Is FCRC required to report crimes of domestic violence and sexual assault/abuse?
The FCRC staff is not required to report domestic violence or sexual assault/abuse if the victim is an adult, unless the victim is a vulnerable adult. A vulnerable adult is a person age 18 or over who lacks the physical or mental capacity to provide for their daily needs. Maryland law requires staff to report all cases of suspected vulnerable adult abuse, including physical and sexual assaults, as well as neglect, self-neglect, and financial exploitation to Adult Protective Services immediately.

In cases where the victims are children, the staff is mandated to report any act or suspected act of child abuse (physical or sexual) or neglect to Child Protective Services, within 48 hours.

Is there help for families of victims?
Yes, FCRC recognizes that abuse impacts the entire family. It has its greatest impact on children in the home, but can also affect other close family members. The family member may be experiencing a variety of feelings associated with the violence, or may need guidance on how to support their loved one. The significant person close to the victim is a secondary victim, which could be a partner, child, parent, grandparent or friend. In addition, the 24-hour helpline can be a source of relief for that individual.

Can I see someone right away?
Due to the nature of our work, many of our calls are urgent situations. If a victim calls and they are currently in a crisis, FCRC staff will prioritize their needs and see them as soon as possible. Should a victim call and need general information or are considering counseling, but are not in crisis at the time, an appointment will be scheduled. Finally, should a victim call after hours, FCRC has a 24-hour Helpline where there is a counselor on duty to talk, assess the situation, and schedule an appointment and/or give appropriate referrals.

What if someone I know is being abused?

Be supportive. Do not blame the victim for what has happened to him/her.
Ensure him/her that it is not his/her fault.
Listen. Respond to what he/she says and needs—not what you think he/she needs.
Provide the victim with information on safety planning, protective orders, hotline
numbers, counseling, shelter and other resources.
Do not speak negatively about the abuser or the victim may react defensively.
Focus on the victim’s safety. Encourage him/her to have a safety plan in effect for him/her and any children involved.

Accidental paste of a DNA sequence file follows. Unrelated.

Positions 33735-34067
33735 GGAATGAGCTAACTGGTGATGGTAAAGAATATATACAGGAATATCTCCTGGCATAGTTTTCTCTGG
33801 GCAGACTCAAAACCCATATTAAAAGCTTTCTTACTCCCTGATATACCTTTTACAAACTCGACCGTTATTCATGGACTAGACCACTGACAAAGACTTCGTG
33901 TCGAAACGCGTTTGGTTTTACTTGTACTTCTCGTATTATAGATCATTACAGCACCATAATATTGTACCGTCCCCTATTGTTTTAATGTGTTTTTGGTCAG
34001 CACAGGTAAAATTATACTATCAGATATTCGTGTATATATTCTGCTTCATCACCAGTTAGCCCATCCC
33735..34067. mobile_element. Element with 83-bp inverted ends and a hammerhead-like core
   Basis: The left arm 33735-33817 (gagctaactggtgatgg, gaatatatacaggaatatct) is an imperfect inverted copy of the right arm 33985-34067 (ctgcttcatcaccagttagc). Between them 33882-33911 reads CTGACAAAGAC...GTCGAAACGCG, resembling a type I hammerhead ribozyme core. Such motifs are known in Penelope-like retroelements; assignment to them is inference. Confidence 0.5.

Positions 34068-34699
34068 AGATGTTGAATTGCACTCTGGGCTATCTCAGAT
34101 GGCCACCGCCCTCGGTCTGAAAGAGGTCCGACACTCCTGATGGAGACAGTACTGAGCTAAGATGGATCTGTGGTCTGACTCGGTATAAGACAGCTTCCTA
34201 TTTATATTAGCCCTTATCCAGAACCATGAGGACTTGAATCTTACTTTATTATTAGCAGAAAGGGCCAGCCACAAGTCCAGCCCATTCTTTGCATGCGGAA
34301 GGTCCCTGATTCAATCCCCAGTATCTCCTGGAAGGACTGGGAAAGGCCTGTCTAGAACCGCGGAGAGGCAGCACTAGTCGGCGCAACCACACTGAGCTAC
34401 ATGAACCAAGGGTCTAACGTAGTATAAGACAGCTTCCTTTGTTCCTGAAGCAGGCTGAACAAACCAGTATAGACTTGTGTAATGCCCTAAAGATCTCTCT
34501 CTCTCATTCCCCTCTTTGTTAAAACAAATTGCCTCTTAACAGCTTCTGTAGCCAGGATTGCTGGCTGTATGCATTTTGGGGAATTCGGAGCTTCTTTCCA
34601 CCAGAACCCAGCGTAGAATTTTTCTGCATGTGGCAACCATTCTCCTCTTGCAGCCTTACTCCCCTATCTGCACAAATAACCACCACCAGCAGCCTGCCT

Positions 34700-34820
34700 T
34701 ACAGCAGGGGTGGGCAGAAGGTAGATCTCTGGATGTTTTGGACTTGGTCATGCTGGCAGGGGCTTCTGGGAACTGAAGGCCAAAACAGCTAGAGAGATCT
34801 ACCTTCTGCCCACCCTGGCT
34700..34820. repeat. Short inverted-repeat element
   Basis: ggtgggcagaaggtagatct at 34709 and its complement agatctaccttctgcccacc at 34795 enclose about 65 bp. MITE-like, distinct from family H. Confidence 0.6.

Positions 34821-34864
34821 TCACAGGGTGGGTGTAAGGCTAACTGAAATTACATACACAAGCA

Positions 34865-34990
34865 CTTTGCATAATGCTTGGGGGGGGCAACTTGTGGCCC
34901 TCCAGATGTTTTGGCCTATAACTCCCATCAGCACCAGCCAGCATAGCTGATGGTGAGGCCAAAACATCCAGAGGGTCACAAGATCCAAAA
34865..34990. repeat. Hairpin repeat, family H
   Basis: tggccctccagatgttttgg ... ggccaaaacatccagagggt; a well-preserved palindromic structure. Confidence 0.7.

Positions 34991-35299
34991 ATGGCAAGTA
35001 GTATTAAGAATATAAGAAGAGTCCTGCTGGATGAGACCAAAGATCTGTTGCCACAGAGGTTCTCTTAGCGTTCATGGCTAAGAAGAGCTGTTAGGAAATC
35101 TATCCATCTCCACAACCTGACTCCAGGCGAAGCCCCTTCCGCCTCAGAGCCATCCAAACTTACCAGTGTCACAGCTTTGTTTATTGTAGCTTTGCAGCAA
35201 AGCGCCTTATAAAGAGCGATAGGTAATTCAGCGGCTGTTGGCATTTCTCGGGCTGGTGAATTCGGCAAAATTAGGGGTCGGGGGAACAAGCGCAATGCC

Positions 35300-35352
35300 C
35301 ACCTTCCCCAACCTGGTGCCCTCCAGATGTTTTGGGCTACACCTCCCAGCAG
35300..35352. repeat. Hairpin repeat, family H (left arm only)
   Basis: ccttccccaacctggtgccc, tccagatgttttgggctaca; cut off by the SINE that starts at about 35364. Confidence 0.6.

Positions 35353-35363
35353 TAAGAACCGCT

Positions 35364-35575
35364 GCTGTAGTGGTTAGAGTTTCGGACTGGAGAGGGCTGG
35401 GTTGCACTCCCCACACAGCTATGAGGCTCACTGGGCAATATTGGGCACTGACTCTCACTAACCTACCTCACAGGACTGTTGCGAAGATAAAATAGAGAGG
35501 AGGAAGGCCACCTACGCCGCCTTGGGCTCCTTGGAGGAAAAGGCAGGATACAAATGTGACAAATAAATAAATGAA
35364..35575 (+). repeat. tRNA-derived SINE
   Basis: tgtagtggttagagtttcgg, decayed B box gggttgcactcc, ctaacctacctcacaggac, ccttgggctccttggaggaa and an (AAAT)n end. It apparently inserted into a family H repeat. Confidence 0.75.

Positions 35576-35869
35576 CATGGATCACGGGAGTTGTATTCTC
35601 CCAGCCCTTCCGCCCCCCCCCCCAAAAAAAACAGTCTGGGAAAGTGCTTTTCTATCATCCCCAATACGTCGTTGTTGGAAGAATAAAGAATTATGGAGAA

Remember that the victim may not feel ready to leave this relationship. Let him/her
know that you are available for support even if they are not ready to leave.

Am I to blame for his violence?
This is a question that most victims of domestic violence ask themselves. You may wonder
this because your partner tells you it is your fault or maybe everything was “fine” in the relationship a couple of weeks or months ago. Whatever the reason, someone else’s actions, especially abuse, are never your fault. There is nothing you can do or undo that will change controlling or abusive person’s behaviors. The responsibility for abuse rests only with the person committing the acts of violence. Domestic violence acts are about the need to control and the failure to take responsibility for one’s behavior.

What if my partner says he/she is sorry?
One of the big myths about abusers is the belief that if they say they are sorry the abuse will automatically stop. Apologies are a part of the abuse cycle. In what is often referred to as the “Honeymoon Phase” there is often a period of tenderness, gift-giving, romance, promises to change, begging for forgiveness, and even remorse. The abuser will say and do whatever he/she thinks it will take to keep the victim in the relationship and in his/her control. The “Honeymoon Phase” may be followed by a period of tension building, which may be a short or long period and leads to the serious battering phase—this completes the Cycle of Violence. The apologies are repeated and the cycle starts again. In almost all cases the abuse intensifies over time.